3 confirmed dead after cargo jet operated for Amazon crashes in Texas

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The National Transportation Safety Board will be taking charge of the investigation.

Data from flight tracking services shows that the Boeing 767 entered a steep dive just before the crash.

It nosedived into the water near Trinity Bay, where Hawthorne said strong winds had made recovery efforts more hard by blowing water out of the bay, making it more hard to send certain boats to the area.

NTSB Chairman Robert Sumwalt said Saturday evening that preliminary information indicates "the aircraft was in what I would characterize as a normal descent, and at around 6,300 feet it began what I would characterize as a very, very rapid descent at that point". It was operating a flight for Amazon Air.

Police so far do not know what cargo the plane was carrying. "Our team continues to work closely with the NTSB, the FAA and local authorities on the ground in Houston".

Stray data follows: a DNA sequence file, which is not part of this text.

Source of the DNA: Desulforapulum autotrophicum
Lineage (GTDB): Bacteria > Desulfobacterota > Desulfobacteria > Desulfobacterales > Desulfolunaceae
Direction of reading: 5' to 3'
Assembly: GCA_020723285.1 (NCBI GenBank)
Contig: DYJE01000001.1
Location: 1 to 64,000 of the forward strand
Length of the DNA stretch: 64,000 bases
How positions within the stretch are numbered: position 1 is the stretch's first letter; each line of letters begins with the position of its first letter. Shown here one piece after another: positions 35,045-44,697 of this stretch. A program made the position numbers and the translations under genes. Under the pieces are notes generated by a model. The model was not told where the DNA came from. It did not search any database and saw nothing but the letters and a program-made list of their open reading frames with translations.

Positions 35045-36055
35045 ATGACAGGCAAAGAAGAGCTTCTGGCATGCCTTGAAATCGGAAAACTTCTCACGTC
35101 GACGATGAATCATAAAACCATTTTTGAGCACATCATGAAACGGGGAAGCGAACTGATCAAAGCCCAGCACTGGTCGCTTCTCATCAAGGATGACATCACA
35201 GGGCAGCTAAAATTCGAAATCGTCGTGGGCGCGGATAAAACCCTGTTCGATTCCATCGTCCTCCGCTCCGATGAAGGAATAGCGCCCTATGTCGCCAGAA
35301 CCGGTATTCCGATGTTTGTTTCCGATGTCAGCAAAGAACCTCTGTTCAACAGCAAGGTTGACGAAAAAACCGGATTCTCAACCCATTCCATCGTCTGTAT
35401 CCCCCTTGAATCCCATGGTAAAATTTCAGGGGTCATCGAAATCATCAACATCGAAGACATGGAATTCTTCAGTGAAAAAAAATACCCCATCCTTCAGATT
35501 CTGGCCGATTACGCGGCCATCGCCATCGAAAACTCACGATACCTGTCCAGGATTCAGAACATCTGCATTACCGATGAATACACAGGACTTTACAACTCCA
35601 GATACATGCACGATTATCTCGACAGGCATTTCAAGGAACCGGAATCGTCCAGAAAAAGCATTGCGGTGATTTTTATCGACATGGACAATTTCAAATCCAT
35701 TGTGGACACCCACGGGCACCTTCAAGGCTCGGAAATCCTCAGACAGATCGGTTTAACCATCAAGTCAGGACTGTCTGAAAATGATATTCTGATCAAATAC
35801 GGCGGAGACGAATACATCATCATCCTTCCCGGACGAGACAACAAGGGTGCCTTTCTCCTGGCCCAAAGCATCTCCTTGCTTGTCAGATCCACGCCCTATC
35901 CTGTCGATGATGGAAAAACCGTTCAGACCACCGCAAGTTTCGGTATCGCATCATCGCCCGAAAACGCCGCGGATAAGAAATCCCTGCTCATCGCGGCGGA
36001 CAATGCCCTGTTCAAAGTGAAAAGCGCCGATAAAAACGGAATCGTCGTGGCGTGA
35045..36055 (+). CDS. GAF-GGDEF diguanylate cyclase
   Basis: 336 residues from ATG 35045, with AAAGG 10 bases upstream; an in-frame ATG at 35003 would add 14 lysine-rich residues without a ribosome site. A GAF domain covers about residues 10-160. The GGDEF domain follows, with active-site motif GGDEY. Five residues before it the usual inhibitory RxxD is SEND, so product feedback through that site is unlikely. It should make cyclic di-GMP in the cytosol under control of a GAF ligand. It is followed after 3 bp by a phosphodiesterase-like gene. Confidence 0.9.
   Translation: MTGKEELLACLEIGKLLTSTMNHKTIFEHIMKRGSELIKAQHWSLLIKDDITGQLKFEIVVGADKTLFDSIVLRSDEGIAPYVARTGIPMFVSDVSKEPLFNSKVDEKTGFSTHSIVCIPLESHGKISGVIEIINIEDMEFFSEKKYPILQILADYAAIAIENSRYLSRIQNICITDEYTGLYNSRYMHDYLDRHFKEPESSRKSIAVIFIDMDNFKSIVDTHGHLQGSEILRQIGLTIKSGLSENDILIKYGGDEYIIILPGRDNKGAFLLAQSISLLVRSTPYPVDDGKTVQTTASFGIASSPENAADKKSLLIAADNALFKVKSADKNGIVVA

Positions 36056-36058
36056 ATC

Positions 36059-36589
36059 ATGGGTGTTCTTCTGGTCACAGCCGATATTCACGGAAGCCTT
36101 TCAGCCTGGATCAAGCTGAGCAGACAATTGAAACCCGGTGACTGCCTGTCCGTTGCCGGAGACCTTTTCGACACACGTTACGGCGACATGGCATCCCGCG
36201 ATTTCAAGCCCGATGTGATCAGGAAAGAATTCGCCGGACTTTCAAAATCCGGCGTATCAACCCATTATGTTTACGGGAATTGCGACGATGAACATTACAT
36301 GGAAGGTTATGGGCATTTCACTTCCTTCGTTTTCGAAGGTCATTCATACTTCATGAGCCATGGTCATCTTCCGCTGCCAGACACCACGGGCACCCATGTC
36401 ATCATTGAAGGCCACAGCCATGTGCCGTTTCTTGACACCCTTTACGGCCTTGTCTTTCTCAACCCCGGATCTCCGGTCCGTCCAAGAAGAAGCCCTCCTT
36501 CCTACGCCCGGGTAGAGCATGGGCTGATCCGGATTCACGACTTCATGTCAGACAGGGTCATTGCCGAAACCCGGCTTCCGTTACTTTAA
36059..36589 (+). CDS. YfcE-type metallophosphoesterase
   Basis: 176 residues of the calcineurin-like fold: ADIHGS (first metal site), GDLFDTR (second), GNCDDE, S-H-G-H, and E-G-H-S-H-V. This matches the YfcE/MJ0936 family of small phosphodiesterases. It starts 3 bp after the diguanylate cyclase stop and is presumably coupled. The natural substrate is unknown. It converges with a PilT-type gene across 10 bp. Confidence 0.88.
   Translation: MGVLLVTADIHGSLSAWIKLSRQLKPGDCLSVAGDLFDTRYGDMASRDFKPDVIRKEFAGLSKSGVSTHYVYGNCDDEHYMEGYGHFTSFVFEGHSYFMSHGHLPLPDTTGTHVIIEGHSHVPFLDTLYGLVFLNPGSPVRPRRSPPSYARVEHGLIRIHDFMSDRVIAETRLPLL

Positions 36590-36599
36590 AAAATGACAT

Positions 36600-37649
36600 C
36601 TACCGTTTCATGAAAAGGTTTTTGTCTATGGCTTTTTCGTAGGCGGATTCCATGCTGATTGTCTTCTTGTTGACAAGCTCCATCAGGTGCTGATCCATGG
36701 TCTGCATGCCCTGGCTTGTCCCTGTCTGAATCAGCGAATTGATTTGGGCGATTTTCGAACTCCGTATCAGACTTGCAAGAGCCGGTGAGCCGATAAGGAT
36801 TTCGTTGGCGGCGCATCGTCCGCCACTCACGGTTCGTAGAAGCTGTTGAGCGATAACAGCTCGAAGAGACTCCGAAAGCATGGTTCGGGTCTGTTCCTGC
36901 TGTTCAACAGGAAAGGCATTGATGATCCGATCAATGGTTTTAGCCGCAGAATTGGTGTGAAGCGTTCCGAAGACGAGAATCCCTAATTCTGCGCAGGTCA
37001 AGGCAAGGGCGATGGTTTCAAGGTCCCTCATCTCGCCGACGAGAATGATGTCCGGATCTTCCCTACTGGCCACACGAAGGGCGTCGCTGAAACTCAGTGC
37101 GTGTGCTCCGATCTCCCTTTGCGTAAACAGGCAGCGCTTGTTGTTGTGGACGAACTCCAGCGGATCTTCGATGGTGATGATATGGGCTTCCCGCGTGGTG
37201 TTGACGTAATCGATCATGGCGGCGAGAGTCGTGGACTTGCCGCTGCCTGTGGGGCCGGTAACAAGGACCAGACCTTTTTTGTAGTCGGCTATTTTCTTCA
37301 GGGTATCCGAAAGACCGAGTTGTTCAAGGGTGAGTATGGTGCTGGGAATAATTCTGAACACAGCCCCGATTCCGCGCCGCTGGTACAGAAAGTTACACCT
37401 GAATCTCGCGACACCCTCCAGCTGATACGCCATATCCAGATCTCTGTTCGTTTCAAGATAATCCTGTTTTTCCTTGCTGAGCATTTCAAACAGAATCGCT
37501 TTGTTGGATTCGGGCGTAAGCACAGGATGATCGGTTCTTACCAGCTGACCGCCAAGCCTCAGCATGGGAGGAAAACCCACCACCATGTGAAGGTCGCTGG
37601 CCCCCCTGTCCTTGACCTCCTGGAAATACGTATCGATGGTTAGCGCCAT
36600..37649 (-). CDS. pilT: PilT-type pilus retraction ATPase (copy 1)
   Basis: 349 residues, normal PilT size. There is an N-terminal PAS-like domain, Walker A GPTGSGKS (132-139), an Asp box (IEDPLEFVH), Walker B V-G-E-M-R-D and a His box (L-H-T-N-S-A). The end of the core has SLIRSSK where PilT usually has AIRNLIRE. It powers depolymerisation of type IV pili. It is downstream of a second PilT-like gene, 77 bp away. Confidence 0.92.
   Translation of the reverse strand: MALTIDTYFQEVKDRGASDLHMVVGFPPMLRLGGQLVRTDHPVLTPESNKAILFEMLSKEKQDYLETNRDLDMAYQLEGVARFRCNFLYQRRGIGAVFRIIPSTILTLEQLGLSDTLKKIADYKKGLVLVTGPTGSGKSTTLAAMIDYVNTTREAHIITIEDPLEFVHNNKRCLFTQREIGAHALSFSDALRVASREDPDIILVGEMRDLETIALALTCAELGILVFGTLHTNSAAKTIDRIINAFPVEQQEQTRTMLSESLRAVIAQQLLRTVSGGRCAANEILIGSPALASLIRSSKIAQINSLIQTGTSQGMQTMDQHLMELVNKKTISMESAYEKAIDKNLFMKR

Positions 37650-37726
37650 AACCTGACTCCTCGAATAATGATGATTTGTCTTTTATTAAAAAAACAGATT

In a statement, parent company Atlas Air Worldwide said: "We can confirm there were three people on board the aircraft".

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The jumbo jet had departed from Miami and was likely moments from landing at Bush Intercontinental Airport in Houston when witnesses said it crashed nose first into the bay.

The Sheriff's Office said deputies located the plane at the north end of Trinity Bay. The aircraft was part of the Amazon Prime Air Fleet and was traveling from Miami to Houston. "Our focus is on our friends and colleagues who were on that plane, and we are doing everything we can to support their families".

Hawthorne said the first things he saw in the water at the crash scene were things like bed sheets, women's clothing, and fiberglass.

Three passengers were on board but the FAA said no one survived. 'That's a negative, ' he said.

They also asked a Mesa Airlines pilot: "See if you can make ground contact". During its approach to George Bush, the 767 lost radio and radar contract with air traffic controllers Saturday as it crashed about 30 miles from the airport.

"No ground contact from here", the Mesa pilot said.

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